'Exam season leaves teenagers depressed – could swimming be the answer?'

Children from Stradbroke Primary School in Sheffield during the Sainsbury's School Games Roadshow at

Swimming can relieve stress and anxiety - Credit: PA

As we come into the exam season, many of us teenagers are reminded of the anxiety that dogged us through the Covid period.

For many, exam season is incredibly stressful, leaving teenagers at a loss and very depressed. Nervous tension needs to be alleviated in some form. With the weather becoming warmer, swimming could be the answer. 

Studies show that swimming can reduce anxiety and actually make you cleverer. In both the long term and the short term, swimming can help brain function. In particular, swimming can stimulate the mind for up to three hours, studies have found, which can help to boost exam performance.

Swimming has been around for thousands of years. According to the NHS, it can reduce the risk of chronic illnesses, such as heart disease and Type 2 diabetes and it also helps your overall psychological state. 

EMBARGOED TO 0001 WEDNESDAY FEBRUARY 2 Undated file photo of students sitting an exam. The GCSE syst

Exam season can remind teenagers of the anxiety felt during Covid - Credit: PA

A scientific study by the Griffith Institute for Educational Research, in Australia, found that children who learn to swim earlier often achieve academic success earlier. Swimming stimulates people and increases their emotional development.

Teenagers' mental health issues have been rising and swimming can help others as it has helped me. Many clubs, such as Haringey Aquatics (originating in 1948), have been encouraging children explore and enjoy swimming for decades.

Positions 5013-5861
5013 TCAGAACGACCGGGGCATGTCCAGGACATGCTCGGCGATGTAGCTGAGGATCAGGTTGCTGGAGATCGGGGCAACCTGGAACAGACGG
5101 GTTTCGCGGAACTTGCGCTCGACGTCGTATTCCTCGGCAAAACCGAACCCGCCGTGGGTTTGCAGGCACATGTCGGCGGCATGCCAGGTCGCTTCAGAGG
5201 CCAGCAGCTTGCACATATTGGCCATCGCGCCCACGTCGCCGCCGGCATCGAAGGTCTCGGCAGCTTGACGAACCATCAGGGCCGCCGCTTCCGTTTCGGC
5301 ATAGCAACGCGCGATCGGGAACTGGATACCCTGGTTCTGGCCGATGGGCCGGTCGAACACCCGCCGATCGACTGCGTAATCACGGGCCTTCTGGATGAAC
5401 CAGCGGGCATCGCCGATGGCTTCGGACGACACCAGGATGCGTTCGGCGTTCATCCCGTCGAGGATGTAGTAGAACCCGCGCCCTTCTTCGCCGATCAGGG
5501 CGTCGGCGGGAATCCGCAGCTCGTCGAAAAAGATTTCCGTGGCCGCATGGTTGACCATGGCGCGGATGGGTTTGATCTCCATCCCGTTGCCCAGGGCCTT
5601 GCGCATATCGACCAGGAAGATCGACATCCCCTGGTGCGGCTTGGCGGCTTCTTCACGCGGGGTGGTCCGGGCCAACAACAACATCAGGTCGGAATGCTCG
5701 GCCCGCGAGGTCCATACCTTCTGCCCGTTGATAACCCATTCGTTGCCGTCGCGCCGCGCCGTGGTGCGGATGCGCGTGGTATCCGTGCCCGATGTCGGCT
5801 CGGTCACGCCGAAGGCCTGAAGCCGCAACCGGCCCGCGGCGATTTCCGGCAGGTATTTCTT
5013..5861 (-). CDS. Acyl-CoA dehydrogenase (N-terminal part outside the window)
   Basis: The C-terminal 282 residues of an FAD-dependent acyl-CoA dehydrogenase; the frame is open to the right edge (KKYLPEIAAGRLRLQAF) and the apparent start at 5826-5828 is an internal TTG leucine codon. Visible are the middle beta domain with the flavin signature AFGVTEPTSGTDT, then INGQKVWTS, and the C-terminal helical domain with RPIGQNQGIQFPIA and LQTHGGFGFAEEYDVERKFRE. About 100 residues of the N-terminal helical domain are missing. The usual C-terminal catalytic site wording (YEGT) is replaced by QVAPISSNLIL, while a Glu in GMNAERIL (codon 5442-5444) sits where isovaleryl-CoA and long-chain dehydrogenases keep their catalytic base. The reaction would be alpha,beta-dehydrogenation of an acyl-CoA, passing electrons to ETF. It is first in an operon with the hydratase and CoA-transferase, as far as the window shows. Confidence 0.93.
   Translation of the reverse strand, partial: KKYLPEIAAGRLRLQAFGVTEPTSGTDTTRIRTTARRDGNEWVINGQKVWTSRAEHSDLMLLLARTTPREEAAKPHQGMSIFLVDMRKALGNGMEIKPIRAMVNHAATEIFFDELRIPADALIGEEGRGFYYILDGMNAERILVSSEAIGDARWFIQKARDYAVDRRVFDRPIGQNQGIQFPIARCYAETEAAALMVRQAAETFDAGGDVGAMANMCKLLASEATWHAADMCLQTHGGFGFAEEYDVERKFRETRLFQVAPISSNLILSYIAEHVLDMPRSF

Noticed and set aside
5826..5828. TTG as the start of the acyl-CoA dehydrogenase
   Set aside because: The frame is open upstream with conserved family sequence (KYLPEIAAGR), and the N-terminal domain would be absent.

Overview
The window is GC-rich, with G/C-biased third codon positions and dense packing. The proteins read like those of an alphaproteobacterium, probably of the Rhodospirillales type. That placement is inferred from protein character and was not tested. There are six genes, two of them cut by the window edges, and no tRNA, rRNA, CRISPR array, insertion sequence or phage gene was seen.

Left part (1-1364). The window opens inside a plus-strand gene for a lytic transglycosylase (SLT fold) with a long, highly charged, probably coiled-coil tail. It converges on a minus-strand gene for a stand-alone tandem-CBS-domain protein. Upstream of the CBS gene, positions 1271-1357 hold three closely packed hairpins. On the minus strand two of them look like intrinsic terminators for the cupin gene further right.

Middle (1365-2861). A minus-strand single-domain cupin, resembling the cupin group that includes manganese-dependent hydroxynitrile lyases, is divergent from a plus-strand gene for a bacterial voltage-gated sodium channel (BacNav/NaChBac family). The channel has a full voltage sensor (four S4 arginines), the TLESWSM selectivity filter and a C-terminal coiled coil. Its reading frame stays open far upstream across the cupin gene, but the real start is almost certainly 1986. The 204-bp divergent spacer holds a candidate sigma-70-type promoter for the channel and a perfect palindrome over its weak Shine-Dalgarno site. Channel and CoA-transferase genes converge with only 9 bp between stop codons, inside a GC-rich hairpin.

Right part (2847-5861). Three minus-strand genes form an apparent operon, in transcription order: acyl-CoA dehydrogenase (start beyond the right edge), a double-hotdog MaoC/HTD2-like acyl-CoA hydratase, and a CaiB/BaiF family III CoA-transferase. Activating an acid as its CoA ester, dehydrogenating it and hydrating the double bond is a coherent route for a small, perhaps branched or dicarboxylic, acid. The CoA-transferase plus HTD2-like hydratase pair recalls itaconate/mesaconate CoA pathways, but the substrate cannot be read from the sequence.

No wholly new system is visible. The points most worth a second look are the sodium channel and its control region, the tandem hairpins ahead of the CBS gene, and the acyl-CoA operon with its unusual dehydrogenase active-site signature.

Although the Covid restrictions have been lifted, it does not mean that the virus has vanished. In fact cases are on the rise again. One of the new benefits of swimming is that it does not transmit the coronavirus.  

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Due to Covid, countless people, especially people of my age, have become used to being stuck indoors and have had to conjure up energy just get out of the house. 

However, slowly this is changing. Taking a swim is a chance to be with friends, exercise and improve the mental state which has, for most, been greatly affected by the pandemic.

Much as swimming is a positive factor for wellbeing, the health of leisure centres has not been good. Almost a third of council leisure centres are closing (BBC data), so it is important to support our local centres while helping ourselves stay active.  

High academic standards are essential, but so are mental health standards as one is not attainable without the other.  

I hope that your exams go swimmingly.      

Melissa is a 13-years-old north London student.